The resolution has 124 cosponsors. They include: Reps. Chu, Pressley, Castro, Pascrell, Malinowski, Speier, Watson Coleman, Brown, Takano, Cisneros, Schakowsky, Velázquez, Pingree, Lieu, Napolitano, Correa, Haaland, Huffman, Torres, Blumenauer, Fudge, Cárdenas, Omar, Schrader, Moulton, Suozzi, Lynch, Dingell, Connolly, Case, A. Green, Bonamici, Trone, C. Maloney, Khanna, McGovern, Thompson (CA), Larson, Foster, E. Johnson, Jayapal, Kilmer, Jackson Lee, Lofgren, Porter, Raskin, Lowenthal, DelBene, Castor, Jeffries, Trahan, Smith (WA), Rose, Beyer, Rouda, Costa, Serrano, DeFazio, Krishnamoorthi, Ocasio-Cortez, Cicilline, Kim, Sanchez, Soto, Bustos, McCollum, Pocan, Welch, Sablan, Schiff, Larsen, Higgins, Yarmuth, McEachin, DeLauro, Quigley, Clark, Grijalva, DeGette, Engel, Butterfield, Rush, Deutch, Allred, Eshoo, S. Maloney, Kennedy, D. Davis, Bass, Boyle, Nadler, Lee (CA), Norton, Lewis, Mucarsel-Powell, Bishop, Evans, “Chuy” García, Schneider, Horsford, Carson, Wild, Tlaib, Casten, Craig, Frankel, Meeks, Brownley, Spanberger, Wexton, Vargas, S. Garcia, Hastings, Escobar, Cohen, Vargas, Sherman, Waters, McNerney, Cox, McNerney, Lawrence, Tlaib, and Gallego.  

To learn more and to read the text of the resolution, click here.

NAPABA Denounces Use of Racist Language to Describe Coronavirus

Please read below a statement released by the National Asian Pacific American Bar Association on March 18, 2020:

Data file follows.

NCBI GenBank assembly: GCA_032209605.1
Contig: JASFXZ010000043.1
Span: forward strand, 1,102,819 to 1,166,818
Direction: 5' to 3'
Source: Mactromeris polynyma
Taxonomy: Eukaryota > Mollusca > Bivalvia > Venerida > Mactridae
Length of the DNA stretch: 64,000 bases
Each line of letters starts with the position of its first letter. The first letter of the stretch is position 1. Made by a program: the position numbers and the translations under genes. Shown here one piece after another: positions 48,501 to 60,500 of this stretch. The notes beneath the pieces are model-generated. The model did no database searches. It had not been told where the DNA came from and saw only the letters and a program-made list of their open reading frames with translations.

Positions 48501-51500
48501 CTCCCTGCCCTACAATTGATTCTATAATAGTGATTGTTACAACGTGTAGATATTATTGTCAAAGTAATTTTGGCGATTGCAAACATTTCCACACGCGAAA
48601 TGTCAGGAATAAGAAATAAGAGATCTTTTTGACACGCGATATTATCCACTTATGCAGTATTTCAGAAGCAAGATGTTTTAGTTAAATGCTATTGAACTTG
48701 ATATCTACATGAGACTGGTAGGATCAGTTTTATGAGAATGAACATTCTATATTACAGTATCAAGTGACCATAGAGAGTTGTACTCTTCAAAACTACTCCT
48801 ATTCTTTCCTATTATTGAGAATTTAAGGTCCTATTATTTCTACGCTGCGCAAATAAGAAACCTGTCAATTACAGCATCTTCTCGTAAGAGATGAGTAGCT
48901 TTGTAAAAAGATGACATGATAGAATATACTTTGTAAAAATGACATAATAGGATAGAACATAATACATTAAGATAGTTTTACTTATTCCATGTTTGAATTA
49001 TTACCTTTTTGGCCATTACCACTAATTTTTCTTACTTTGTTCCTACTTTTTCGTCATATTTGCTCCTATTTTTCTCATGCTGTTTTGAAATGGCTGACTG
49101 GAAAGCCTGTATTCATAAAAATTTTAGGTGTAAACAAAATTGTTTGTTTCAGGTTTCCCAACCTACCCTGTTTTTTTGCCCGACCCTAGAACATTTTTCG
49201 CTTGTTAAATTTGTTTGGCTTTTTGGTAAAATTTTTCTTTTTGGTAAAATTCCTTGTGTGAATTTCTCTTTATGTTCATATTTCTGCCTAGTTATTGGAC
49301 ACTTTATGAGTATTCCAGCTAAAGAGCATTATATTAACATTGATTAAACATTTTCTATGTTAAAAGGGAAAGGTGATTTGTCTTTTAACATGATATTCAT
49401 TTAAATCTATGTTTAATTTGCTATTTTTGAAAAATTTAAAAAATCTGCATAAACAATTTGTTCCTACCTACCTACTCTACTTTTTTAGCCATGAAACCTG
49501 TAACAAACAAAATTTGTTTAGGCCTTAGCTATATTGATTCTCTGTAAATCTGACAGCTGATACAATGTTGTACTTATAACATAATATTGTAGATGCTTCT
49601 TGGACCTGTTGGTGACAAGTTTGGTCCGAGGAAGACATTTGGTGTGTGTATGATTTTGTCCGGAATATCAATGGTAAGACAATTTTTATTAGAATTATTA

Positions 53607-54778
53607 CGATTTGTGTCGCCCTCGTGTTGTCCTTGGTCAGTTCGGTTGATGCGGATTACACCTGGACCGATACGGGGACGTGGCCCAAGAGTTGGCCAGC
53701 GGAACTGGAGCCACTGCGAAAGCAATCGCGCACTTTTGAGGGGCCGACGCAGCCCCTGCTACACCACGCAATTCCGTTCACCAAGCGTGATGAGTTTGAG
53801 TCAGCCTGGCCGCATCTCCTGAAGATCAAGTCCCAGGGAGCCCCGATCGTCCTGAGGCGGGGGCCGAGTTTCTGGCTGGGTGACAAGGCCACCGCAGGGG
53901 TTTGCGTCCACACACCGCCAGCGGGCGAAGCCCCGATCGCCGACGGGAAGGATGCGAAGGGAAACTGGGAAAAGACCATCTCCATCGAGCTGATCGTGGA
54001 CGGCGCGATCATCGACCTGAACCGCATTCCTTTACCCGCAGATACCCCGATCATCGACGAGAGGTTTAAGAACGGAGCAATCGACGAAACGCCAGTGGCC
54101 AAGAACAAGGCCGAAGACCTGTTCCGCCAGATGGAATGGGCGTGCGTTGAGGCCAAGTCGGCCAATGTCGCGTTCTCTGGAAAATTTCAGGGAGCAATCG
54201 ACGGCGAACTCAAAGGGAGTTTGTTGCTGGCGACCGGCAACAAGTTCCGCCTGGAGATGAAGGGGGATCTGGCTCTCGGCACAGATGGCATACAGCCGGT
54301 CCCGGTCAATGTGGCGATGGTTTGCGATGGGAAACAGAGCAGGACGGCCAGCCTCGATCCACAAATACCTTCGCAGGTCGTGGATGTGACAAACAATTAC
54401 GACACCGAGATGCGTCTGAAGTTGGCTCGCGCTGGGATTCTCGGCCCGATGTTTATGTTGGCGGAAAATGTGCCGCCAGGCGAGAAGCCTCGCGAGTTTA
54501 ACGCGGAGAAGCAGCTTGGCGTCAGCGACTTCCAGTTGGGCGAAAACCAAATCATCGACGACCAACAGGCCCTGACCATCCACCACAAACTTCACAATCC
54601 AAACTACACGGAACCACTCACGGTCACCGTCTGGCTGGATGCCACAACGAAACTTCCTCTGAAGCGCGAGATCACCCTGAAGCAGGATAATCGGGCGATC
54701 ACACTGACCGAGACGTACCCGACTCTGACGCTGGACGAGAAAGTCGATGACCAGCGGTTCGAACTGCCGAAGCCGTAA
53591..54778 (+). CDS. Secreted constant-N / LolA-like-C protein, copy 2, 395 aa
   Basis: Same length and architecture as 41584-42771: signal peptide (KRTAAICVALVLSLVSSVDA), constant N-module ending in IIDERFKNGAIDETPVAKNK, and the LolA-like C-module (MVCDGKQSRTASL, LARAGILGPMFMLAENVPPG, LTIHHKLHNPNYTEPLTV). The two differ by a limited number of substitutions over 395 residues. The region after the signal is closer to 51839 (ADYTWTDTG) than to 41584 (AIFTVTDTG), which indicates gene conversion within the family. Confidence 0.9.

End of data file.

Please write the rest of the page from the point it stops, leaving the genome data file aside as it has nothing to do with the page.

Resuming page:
Using the terms ‘Chinese virus’ and ‘Wuhan virus’ to describe the coronavirus and COVID-19 is inaccurate and unacceptable. This disease does not discriminate. We cannot allow racism to rise as we come together to take on this challenge. NAPABA calls on the President and other leaders to stop using this harmful and xenophobic language.

The World Health Organization (WHO) and the Centers for Disease Control (CDC) recognized using such terms creates harmful stigma against ethnic and minority groups, further endangering public health. Discriminatory language distracts from the problem before us, and only perpetuates unfounded misinformation.

The stereotypes associated with this language have led to a rise in anti-Asian bias and racist attacks related to the coronavirus. NAPABA 
spoke out against this bias and joined a coalition of over 260 organizations, including our member bar associations, calling for leaders to focus on unity and denouncing anti-Asian attacks, xenophobia, and racist language. 

We ask you to do your part to combat racism and promote unity in response to this challenge. Know the facts and encourages others to do the same by referring to the 
Centers for Disease Control and Prevention.

AABANY Signs onto NCAPA Letters to Congressional Leadership Urging Them to Denounce Racism and Xenophobia Arising from COVID-19

On March 11, 2020, the National Council of Asian Pacific Americans (NCAPA) sent two letters to House and Senate leadership, urging them to call for unity and publicly denounce the increase in racist attacks and discrimination against the Asian American community, in the wake of rising concerns over the Coronavirus Disease 2019 (COVID-19).

AABANY is proud to be among the signatories for these letters. While we recognize the growing public health and economic threat the virus poses, we believe our leadership needs to be grounded in truth and committed to taking on racism and xenophobia directly.

The letter to House leadership can be viewed here: https://www.aabany.org/resource/resmgr/pdfs/2020/NCAPA_Letter_to_House_Leader.pdf

The letter to Senate leadership can be viewed here: https://www.aabany.org/resource/resmgr/pdfs/2020/NCAPA_Letter_to_Senate_Leade.pdf